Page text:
City Reveals That T.T.C. Strike Was On

It’s rare when something that doesn’t happen makes news.

But in this case, something very nearly did happen.

All those rumors of another T.T.C. wildcat strike scheduled for Monday almost came true. The city has confirmed the walkout was a go, until several late night phone calls between politicians and the union prevented it from taking place.

That’s the reason the buses and streetcars rolled out as scheduled at dawn, and at 6am, the subways followed, allowing many to breathe a huge sigh of relief.

Members of the Amalgamated Transit Union are upset over several issues, including shift changes for some maintenance workers and the safety of operators.

A female driver was scratched and spit on Sunday, when two young females attacked her over a fare dispute at Sentinel and Sheppard.

She wasn’t seriously harmed but it added more fuel to the workers’ growing anger. They believe management isn’t doing enough to protect them.

The union announced two weeks ago it would no longer be engaging in arguments over fare disputes. But the incidents keep occurring anyway.

For now, passengers are just happy they’ll be able to get where they need to be Monday, although most admit they’re growing tired of the uncertainty.

“I think we could have more options, like another company that could do the transportation as well as the T.T.C,” ventures Branca Franco.

“No one really knows what exactly they’re after,” adds Paul Binney. “I think that might be the problem. I support people if they’re underpaid and overworked and taken advantage of, but that doesn’t seem to be the case.”

John Serraville puts up with the disruptions because public transit basically works well for him most of the time.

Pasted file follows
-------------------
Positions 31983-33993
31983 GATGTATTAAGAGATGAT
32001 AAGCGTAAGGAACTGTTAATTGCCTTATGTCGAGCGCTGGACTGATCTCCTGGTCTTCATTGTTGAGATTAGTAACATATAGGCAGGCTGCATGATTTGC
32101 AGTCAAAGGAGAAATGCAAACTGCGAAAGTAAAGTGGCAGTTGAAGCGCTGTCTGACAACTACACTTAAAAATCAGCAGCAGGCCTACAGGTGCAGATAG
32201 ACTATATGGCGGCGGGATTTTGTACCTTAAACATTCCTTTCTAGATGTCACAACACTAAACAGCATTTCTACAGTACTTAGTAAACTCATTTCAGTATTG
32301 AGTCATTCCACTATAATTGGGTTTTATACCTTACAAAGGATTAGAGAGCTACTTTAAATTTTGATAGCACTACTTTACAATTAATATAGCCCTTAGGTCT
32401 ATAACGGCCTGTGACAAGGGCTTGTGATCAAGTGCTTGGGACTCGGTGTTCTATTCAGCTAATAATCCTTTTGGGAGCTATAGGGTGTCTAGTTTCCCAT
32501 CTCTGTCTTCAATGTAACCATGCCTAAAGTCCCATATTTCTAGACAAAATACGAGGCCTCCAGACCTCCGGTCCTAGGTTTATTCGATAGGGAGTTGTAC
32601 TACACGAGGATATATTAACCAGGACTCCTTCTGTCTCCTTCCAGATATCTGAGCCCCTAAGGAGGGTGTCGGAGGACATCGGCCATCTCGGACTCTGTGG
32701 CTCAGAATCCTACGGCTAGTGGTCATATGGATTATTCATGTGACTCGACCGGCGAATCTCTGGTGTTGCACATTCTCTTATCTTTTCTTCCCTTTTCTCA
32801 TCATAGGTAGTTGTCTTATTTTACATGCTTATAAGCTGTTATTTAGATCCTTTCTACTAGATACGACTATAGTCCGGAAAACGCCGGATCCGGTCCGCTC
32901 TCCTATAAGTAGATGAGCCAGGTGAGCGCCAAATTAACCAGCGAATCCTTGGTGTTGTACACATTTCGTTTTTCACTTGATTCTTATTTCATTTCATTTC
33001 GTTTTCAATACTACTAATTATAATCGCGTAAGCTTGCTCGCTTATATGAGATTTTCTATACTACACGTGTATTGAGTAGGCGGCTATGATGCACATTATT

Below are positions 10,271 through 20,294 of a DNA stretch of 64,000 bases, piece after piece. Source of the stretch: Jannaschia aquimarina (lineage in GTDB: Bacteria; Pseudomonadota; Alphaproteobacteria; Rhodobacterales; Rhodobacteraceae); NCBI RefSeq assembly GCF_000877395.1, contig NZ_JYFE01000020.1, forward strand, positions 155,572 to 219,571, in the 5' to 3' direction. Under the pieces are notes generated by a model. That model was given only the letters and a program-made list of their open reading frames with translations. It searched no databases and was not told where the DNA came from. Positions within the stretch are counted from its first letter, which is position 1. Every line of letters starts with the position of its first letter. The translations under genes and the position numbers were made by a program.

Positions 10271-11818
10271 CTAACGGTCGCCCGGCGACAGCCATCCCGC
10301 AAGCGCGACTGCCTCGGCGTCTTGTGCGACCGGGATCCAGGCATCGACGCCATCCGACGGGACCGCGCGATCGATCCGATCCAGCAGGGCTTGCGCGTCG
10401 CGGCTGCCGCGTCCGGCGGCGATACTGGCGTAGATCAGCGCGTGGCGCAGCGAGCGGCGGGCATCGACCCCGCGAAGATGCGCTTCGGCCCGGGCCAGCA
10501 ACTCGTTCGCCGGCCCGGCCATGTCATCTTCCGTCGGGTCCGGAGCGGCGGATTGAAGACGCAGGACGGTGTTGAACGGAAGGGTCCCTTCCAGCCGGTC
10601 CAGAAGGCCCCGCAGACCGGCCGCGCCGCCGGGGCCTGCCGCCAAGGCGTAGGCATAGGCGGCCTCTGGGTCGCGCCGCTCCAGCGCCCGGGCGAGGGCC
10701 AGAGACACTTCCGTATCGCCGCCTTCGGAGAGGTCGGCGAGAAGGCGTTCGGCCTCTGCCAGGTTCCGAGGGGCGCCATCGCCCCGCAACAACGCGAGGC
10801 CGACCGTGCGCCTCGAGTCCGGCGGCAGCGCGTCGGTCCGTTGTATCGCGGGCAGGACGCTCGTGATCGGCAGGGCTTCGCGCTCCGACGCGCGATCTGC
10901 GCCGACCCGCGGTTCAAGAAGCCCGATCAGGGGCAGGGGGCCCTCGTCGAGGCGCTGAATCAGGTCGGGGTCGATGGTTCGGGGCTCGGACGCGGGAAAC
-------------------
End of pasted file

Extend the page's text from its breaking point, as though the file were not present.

“It’s a pretty good system,” he assesses. “I’ve been taking it for years since I worked downtown and it’s just the odd time that it does happen. It’s a big inconvenience. But if you look at the bigger picture, it’s a good industry they have and they’re doing a good job.”

T.T.C. managers showed up for work at 4am just in case there was another disruption. The city claims it had contingency plans in place in the event of a second walkout.

Last week, Commission brass were forced to get two rulings from the Labour Board before the disgruntled workers returned.

Failure to obey such an order carries stiff penalties, including big fines for employees and the union.

Last week’s one day shutdown cost the T.T.C. at least $2 million in lost fares.

The city, through the Labour Board, is demanding the union pay $3 million in damages. The A.T.U. has less than a week to appeal.

  • Beginning Monday, riders who had a MetroPass or weekly pass and couldn’t use it for the day are eligible for a $4 refund. Simply present your expired pass at any subway collector’s booth and they’ll give you four loonies. (Bus and streetcar operators don’t carry any cash). The refund offer lasts until June 18th and will pull another $840,000 out of the system’s coffers.

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